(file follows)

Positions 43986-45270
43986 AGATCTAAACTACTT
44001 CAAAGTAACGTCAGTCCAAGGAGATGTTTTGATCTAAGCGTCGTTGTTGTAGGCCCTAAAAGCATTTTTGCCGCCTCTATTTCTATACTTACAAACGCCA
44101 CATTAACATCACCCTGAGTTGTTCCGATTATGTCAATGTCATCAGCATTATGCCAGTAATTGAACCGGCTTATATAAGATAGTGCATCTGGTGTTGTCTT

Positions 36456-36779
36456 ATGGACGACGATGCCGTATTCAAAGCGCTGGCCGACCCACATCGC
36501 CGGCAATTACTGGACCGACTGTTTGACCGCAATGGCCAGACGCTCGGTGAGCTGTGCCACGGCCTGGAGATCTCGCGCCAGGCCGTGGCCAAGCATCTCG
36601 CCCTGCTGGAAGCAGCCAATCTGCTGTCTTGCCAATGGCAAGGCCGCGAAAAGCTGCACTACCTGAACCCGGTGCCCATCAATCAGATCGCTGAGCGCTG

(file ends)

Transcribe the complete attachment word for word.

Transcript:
Positions 43986-45270
43986 AGATCTAAACTACTT
44001 CAAAGTAACGTCAGTCCAAGGAGATGTTTTGATCTAAGCGTCGTTGTTGTAGGCCCTAAAAGCATTTTTGCCGCCTCTATTTCTATACTTACAAACGCCA
44101 CATTAACATCACCCTGAGTTGTTCCGATTATGTCAATGTCATCAGCATTATGCCAGTAATTGAACCGGCTTATATAAGATAGTGCATCTGGTGTTGTCTT

Positions 36456-36779
36456 ATGGACGACGATGCCGTATTCAAAGCGCTGGCCGACCCACATCGC
36501 CGGCAATTACTGGACCGACTGTTTGACCGCAATGGCCAGACGCTCGGTGAGCTGTGCCACGGCCTGGAGATCTCGCGCCAGGCCGTGGCCAAGCATCTCG
36601 CCCTGCTGGAAGCAGCCAATCTGCTGTCTTGCCAATGGCAAGGCCGCGAAAAGCTGCACTACCTGAACCCGGTGCCCATCAATCAGATCGCTGAGCGCTG